Sunday, July 13, 2008


That, in the course of justice, none of us
Should see salvation: we do pray for mercy;
And that same prayer doth teach us all to render
The deeds of mercy.
The Merchant of Venice, William Shakespeare

After the last patron left the bar, I walked up to Hobart as he sat counting the nights take at the bar. "I hope my rimes have done good for you tonight. I was hoping you might indulge me a moment. The man who is to be executed on the morn...what family does he have here?"

On the Road

I pity myself, because a man is dead.
If Belmont County killed him, what of me?
His victims never loved him. Why should we?
And yet, nobody had to kill him either.
-- At the Executed Murderer's Grave, James Wright

Salbadore and Orthos had decided that we would take the possessions of the brigands, and let all free save the leader, who would go to justice in Corcoran. As we walked, I considered the fate of this man, who had killed another. Surely he would be killed, and my heart hung heavy at the thought, but those seemed to be the laws of this land, and I was bound to obey them. And I had not seen those laws to have eyes for mercy.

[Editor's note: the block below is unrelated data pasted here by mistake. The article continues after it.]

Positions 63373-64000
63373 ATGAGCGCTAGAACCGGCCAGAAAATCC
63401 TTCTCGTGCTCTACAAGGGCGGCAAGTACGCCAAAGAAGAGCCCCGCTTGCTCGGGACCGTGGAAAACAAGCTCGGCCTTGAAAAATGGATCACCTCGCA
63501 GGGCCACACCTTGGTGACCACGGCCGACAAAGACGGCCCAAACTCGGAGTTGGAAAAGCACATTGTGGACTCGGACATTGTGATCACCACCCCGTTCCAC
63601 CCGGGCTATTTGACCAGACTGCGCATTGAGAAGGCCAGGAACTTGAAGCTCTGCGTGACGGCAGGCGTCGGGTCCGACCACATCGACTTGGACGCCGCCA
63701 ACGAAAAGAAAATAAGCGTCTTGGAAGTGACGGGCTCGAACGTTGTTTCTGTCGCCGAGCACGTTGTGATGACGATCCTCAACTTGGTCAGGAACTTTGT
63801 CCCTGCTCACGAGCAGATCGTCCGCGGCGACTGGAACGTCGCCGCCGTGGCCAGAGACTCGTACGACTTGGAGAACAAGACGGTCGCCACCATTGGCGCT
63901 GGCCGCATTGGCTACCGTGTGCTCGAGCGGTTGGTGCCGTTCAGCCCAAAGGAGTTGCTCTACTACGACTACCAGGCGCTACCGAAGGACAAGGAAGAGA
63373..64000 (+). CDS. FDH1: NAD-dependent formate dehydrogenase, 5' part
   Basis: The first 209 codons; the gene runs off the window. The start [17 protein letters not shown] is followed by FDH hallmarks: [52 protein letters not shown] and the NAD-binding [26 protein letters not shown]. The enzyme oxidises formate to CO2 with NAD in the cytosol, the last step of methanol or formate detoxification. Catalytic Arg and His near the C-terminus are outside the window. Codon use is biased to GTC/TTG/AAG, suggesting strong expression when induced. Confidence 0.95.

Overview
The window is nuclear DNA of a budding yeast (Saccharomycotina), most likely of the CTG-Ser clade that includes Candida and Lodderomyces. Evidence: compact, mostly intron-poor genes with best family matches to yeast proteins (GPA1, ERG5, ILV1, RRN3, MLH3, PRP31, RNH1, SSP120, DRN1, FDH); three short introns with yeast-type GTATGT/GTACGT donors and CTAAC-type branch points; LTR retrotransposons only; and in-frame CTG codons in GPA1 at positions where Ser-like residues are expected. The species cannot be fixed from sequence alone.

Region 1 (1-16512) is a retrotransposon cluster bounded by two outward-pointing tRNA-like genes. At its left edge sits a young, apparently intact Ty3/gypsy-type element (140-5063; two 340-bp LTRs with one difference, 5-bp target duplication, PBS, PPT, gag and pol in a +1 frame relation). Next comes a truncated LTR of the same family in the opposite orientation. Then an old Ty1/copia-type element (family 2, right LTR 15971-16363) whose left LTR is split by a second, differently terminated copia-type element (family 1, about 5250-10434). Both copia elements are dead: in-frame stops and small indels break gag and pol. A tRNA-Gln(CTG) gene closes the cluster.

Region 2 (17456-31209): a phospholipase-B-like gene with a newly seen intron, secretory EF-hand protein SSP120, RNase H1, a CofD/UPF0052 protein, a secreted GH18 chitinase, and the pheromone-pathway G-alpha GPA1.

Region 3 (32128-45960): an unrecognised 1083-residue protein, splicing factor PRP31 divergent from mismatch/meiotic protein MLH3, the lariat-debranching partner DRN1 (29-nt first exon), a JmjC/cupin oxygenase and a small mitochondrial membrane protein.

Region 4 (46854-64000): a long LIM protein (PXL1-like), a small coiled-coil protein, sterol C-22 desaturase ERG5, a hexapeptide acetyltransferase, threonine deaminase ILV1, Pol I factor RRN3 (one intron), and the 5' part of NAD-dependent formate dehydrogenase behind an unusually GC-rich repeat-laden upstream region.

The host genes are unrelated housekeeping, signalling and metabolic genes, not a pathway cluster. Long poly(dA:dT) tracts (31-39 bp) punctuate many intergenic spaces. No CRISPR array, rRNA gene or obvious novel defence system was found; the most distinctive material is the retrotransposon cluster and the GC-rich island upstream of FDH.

I walked alongside the two of them, composing my thoughts before I begged an indulgence. Honey would get me much farther with Salbadore than any diatribe on freedom.

"So what do you do when the law is...unjust?" We bandied for a bit about the laws of Elf and Man, as I instructed him in our ways, and he told me some of theirs. The laws were made by Nobles, and could not be changed by a mere mortal. He mentioned the overthrow of cruel or unjust nobles, but so casually as to assume all such things came naturally.

He did see the meaning in my words, though, and came to the true heart of the matter. "You know - though I am curious about elves, I sense that your real point lays in whether or not the brigands might have reason to break the law."

We bandied the point about for some time, disputing whether one could have reason to break the law, and how punishment would be metered for such breeches. I had expected, I admit, to find him adamant about the infallible righteous of the laws of Man, but even he had an eye for mercy. A surprise, to be sure. Perhaps His Shadow did not fall as long as it seemed, and light was able to pierce its darkness.

Tuesday, July 1, 2008


After the party, Virgis' familiar gave us a choice. Treasure, or a draw from a magic deck of cards. I had heard of these cards - they could give you great fortune, or death, or anything in between. I'm sure my mother would have dissapproved, but I wanted to take the chance.

It was...a mistake. Somehow, my ring went missing...and they saw for who I really am. Most took it with aplomb, but Salbadore...he called me a spy! He blames me for the death of his friends, calls me a traitor.

Traitor to an emperor such as his? I wish I could explain somehow, make him understand...let him see what really goes on, and how people suffer. But I fear it is too late, and I will become a fugitive.

I suppose it could be worse...